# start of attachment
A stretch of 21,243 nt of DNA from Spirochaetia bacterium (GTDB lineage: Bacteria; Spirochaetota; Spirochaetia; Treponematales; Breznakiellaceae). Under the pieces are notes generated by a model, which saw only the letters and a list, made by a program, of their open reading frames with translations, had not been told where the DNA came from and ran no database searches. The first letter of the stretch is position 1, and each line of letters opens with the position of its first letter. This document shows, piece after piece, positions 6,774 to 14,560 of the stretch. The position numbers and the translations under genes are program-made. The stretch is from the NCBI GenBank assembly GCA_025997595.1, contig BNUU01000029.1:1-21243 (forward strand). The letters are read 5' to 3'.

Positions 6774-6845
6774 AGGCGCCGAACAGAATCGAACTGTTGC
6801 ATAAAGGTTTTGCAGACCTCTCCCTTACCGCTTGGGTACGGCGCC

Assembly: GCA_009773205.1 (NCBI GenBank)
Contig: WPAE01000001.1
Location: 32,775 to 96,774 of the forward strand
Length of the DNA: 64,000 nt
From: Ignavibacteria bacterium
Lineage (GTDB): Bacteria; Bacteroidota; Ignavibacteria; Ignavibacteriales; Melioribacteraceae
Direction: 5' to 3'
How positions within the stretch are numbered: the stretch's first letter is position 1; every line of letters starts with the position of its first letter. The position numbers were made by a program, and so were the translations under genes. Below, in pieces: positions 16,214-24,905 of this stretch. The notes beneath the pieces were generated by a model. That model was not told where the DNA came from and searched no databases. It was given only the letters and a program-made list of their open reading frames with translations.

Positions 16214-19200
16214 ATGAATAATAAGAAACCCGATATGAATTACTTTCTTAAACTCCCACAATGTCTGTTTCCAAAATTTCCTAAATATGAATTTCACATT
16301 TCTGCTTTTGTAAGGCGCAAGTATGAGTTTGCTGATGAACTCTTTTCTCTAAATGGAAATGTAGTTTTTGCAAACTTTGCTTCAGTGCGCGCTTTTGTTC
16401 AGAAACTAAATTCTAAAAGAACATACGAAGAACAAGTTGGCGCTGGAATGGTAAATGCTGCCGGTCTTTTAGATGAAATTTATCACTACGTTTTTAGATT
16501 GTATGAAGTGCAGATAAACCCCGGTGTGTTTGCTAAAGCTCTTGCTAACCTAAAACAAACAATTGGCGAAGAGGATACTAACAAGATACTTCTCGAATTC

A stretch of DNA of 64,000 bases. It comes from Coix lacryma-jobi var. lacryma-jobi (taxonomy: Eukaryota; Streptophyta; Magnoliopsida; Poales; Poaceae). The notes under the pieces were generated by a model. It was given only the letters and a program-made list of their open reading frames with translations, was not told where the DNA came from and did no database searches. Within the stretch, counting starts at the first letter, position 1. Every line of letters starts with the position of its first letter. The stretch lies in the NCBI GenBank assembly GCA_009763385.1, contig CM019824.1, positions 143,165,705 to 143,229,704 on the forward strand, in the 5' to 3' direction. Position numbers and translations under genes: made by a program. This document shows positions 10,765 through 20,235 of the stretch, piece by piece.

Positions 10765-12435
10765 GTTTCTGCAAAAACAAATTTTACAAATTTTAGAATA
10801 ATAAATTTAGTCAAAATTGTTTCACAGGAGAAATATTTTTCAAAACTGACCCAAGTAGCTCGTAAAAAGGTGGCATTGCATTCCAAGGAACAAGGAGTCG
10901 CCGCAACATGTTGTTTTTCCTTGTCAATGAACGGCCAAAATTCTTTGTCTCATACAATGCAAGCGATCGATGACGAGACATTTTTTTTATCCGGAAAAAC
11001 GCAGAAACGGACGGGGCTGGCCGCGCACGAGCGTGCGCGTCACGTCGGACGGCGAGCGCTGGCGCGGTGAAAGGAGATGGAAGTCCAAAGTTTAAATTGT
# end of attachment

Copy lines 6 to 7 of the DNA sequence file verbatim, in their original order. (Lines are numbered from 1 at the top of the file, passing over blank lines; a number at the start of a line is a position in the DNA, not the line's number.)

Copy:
Contig: WPAE01000001.1
Location: 32,775 to 96,774 of the forward strand